Meet Me at the Lighthouse
Meet Me at the Lighthouse, a new collection of poems by former poet-laureate Dana Gioia, released February 9 by Graywolf Press.
The collection offers a style for everyone, capturing what Gioia says —with a nod to Robert Frost— poetry is meant to do, utilizing poetry as “the most concise, expressive, moving and memorable way of articulating what it means to be human” to remember that which it “would impoverish us to forget.”
These lessons from Gioia, through his interviews and teaching, come to the fore in this little bound book of poems. Through the five sections, Meet Me at the Lighthouse presents us with his reminiscences, a ballad recalling the adventure and death of his great-grandfather, and a long poem that references the greatest poets and myths of history, illustrating the journey through death.
An Exercise of Memory
To be sure, as others have said, Meet Me at the Lighthouse is nostalgic. But even more, this work explores what Gioia so often speaks about, that this ancient art of poetry is an exercise of memory. That does not mean the sort of memory that dryly recalls the facts and figures of a city’s population growth, but the sweet feeling of recalling stories and children swallowing the stories whole recounted in “The Ancient Ones.”
In a series of teaching videos on YouTube, Gioia explains “No people can know where to go into the future without knowing where they came from in the past” and so here in this work he honors his past, not only his familial ancestors and their stories, but the poets who came before him, as in “Three Drunk Poets” when Gioia with two friends walk the nighttime streets reciting poetry.
Poetry goes still further.
When answering “What is Poetry?” Gioia states, it is
“not merely communication, poetry is a kind of enchantment that desires covertly or overtly to transform the world.”
Reading Meet Me at the Lighthouse I felt this in no place more deeply than in the section of modern psalms and laments for Los Angeles.
Here, Gioia taps into the Judeo-Christian consciousnesses as he recalls with heartache, longing, love, and righteous anger the place of his youth. It is beautiful. By tapping that shared culture of those who have read the psalms, the poet takes a shortcut to the vulnerable places of the hearts of those who mediated on those words, “How can I forget you, O Jerusalem?”
What does all this looking back do for the reader or listener of such poems?
I wondered where that attachment or nostalgic feeling was for me. What places did I love so dearly?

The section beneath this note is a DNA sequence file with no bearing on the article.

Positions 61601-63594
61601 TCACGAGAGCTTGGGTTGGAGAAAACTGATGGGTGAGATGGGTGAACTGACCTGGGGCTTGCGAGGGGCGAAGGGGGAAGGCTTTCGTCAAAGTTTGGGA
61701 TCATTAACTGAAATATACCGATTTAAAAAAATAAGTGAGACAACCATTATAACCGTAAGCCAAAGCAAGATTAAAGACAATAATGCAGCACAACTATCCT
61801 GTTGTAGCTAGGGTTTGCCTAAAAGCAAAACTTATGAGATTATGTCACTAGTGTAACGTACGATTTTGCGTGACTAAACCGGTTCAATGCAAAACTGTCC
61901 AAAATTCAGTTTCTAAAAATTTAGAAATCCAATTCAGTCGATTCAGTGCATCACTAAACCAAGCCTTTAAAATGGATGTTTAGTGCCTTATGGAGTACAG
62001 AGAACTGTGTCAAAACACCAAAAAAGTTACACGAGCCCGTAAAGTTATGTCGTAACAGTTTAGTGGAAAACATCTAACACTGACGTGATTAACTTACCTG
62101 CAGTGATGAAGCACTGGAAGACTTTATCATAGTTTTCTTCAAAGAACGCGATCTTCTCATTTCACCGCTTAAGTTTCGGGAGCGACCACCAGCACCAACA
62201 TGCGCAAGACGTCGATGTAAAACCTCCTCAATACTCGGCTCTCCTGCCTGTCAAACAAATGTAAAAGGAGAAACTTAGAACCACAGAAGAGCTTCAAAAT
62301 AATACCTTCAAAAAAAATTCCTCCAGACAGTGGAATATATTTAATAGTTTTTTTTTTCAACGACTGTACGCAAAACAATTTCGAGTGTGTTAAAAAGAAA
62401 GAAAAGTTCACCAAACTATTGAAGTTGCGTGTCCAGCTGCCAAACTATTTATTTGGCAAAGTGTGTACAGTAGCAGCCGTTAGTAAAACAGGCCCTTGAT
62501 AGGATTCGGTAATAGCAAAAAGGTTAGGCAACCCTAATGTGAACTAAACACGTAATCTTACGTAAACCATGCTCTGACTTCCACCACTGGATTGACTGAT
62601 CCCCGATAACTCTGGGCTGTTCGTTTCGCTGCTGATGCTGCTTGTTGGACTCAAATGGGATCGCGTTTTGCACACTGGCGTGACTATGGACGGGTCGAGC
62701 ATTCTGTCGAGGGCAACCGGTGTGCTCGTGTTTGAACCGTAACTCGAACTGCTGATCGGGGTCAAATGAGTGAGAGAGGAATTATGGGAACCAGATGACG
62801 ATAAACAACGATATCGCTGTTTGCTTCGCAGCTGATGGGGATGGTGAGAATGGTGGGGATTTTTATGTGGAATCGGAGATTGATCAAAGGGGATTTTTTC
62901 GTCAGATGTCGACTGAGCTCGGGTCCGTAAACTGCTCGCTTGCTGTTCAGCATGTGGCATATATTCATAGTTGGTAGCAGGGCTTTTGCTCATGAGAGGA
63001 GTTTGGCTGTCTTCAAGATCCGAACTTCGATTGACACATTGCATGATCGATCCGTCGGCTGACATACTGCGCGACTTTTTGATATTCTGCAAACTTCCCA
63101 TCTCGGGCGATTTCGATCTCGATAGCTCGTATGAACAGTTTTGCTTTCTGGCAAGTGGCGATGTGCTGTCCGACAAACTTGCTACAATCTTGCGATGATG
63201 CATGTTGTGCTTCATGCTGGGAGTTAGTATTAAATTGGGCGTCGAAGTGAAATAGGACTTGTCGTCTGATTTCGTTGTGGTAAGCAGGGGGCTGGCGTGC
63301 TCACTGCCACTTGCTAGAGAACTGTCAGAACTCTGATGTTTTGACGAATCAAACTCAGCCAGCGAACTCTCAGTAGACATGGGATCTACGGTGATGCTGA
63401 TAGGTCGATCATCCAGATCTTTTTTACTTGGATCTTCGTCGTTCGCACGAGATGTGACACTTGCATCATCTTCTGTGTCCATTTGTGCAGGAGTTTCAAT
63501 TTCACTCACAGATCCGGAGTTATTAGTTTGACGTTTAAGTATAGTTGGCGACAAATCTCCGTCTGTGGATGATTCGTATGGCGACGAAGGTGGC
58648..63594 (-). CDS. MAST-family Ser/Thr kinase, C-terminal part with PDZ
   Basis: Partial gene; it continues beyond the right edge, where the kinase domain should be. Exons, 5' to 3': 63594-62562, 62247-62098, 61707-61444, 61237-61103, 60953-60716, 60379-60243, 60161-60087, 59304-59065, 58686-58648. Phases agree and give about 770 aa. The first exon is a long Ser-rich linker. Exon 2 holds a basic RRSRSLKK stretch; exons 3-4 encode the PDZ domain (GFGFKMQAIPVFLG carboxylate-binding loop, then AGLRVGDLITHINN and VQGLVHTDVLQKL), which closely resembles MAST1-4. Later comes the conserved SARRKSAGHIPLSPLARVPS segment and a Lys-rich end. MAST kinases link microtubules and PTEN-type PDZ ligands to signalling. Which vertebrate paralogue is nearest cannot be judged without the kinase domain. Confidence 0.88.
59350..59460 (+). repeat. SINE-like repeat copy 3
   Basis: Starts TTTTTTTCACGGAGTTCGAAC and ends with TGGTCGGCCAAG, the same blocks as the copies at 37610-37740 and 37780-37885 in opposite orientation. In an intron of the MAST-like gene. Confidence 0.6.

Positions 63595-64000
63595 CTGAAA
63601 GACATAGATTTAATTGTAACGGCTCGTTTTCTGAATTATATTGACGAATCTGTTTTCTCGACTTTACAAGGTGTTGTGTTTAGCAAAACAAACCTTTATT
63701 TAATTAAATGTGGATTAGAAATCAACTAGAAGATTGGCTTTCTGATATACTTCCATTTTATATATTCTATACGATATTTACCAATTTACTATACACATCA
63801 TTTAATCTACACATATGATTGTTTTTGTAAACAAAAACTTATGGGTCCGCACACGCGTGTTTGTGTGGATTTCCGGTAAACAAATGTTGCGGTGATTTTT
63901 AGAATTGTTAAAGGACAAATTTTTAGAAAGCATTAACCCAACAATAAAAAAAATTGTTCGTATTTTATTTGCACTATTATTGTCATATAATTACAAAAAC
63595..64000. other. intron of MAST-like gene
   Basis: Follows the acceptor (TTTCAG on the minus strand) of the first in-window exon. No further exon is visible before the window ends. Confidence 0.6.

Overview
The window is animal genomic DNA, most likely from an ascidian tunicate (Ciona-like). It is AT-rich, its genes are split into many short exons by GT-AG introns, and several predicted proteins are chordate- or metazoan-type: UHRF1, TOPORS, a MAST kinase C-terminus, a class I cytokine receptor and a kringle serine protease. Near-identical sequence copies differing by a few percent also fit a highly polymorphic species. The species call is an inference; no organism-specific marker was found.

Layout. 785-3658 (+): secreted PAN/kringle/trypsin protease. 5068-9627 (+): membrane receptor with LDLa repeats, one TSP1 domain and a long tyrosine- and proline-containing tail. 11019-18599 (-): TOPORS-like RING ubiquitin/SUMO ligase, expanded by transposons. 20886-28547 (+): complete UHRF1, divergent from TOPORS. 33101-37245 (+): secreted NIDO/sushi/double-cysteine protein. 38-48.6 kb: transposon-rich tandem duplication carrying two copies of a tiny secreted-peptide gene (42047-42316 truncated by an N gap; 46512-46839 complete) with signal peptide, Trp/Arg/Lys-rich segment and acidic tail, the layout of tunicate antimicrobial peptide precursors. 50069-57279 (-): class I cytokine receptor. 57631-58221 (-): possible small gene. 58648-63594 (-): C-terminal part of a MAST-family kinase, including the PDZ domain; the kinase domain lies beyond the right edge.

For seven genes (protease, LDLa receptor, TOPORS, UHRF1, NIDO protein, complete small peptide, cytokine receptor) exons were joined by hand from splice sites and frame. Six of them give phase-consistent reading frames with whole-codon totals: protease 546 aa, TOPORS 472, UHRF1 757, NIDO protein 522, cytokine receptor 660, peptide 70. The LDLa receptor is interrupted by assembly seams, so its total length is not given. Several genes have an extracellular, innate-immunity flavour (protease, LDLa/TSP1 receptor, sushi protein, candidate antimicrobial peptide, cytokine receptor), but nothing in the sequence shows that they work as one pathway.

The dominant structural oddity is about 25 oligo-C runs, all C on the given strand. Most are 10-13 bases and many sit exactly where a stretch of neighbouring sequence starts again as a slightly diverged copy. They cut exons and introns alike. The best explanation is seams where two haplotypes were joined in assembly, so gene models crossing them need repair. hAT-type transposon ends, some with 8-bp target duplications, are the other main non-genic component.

Those were the college days, my golden age. Transplanted to that world of snow, in those days, as Gioia wrote, we felt immortal.
And what about ancient ones who share their stories?
The ancient ones at the general store 100 years ago? The matriarchs and patriarchs of families at Thanksgiving? More accessible to me is our small town historical society. I see what Gioia describes: the little ones —my daughters— entranced, the older ones distracted with their tales, the absence of middle age.
What if our families are not storytellers?
Because the poet, whatever else he has taken in, must turn it around inside his mind, perceive it and make something of it.
We make the memories by soaking in the moment, by being willing to look back and let our imagination run wild while we recall the story.
And this is how we capture the beauty.
Gioia brings an earthiness to his poetry that might mean you don’t read them aloud to your children at night, but the feelings are true, beautiful, sad and transcendent — all the best things that poetry can be.
Three of the poems are set to music by Helen Sung, in a remarkable collaboration that takes me back, nostalgically so, to those college days of mine, driving downtown on a Saturday night to The Artist’s Quarter, buying drinks, then sobering up in the Minnesota chill while we grab a hamburger from Mickey’s, before driving home.
Meet Me at the Lighthouse is grounded in time and place, which makes the poetry more real, more transporting. He comes the neighborhood of Pulp Fiction and his odes to that metropolis exercise my empathy, as I imagine how someone could actually feel that way about a place I dislike so much. Poetry has that power too, it erases the exterior differences and gets to the heart of it.
This small volume can be consumed quickly, and feel free to do that, like browsing the buffet before you settle in to savor it, but please do savor it, and pick up a copy of Meet Me at the Lighthouse.
As Gioia says,
“Lean back relax and listen. Clear your mind of the clutter of the 21st century. Open your imagination and poetry will do the rest.”